Characteristic of Weyl was an aesthetic sense which dominated his thinking on all subjects. He once said to me, half joking, ‘My work always tried to unite the true with the beautiful; but when I had to choose one or the other, I usually chose the beautiful’. This remark sums up his personality perfectly. It shows his profound faith in an ultimate harmony of Nature, in which the laws should inevitably express themselves in a mathematically beautiful form. It shows also his recognition of human frailty, and his humor, which always stopped him short of being pompous.
A particular example of this was Weyl's gauge theory of gravity, which turned out to be fatally flawed, but which he was reluctant to abandon because of its beauty. As it turns out, some of the principles that he used in this unworkable theory of gravity found use later on in other areas of physics. However, just because Weyl liked one of his theories that didn't work out at first, but some of the ideas later proved to be useful, doesn't mean the odds are particularly good at all for contemporary theorists with pet theories they claim to be beautiful. The libraries have aisles and aisles full of journals and dissertations which haven't turned out to be significant and it's extremely likely that the vast majority of them will never turn out to significant, not least because they often contradict each other!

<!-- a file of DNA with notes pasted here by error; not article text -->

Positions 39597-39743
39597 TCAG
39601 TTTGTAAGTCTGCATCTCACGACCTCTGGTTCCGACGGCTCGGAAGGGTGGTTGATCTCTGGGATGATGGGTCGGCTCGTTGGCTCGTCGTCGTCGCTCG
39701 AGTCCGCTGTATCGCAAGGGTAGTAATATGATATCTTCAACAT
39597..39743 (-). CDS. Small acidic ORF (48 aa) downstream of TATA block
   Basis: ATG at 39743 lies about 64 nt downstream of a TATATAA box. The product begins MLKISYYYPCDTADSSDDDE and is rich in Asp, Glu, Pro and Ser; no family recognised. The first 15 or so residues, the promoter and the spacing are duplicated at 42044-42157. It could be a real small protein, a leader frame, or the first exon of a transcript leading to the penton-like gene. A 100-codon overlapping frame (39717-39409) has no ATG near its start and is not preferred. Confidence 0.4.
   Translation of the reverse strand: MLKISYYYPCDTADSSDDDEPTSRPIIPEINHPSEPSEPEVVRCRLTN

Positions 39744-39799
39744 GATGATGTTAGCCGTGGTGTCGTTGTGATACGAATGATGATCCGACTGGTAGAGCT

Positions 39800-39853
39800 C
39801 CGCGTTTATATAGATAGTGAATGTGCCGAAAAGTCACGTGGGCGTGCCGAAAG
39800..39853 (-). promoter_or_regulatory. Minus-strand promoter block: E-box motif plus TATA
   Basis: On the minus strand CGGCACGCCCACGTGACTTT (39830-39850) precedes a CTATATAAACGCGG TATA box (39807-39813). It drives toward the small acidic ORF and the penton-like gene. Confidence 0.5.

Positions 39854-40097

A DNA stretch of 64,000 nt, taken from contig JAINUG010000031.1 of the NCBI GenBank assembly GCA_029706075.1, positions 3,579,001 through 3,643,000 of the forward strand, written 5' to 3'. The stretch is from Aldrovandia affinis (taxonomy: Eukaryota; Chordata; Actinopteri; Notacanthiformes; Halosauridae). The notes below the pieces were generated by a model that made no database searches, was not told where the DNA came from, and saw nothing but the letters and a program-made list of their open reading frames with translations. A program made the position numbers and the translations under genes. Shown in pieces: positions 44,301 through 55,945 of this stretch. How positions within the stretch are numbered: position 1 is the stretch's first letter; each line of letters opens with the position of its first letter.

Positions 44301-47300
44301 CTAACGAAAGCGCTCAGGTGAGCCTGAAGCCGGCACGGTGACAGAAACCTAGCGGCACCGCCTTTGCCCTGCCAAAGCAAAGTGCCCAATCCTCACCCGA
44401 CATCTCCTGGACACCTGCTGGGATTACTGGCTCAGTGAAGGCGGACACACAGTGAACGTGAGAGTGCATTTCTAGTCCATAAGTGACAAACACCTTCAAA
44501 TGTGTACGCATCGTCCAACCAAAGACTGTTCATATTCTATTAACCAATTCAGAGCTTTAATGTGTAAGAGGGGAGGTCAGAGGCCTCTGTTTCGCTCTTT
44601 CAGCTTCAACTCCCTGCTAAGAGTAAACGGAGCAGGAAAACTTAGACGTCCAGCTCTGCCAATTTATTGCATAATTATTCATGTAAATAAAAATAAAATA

The rest of Woit's blog post is worth reading too, as usual.

Monday, March 12, 2012

Randomness on Your Next Chip?

Generating truly random numbers is actually quite tricky. Intel has announced that its next generation of computer chips, Ivy Bridge will have a new instruction RDRAND which will quickly generate a random number for you right on the processor chip - nice huh. But how random will it be? That may depend on how you want to use the random numbers. One very demanding application is cryptography. Most cryptographic protocols require a very high quality source of random numbers. Is the output generated by Intel's new RDRAND instruction good enough for cryptography purposes? The devil is in the details and the most detailed source of information I could find is this Intel document: Bull Mountain Software Implementation Guide. According to that document the random number is generated in three stages: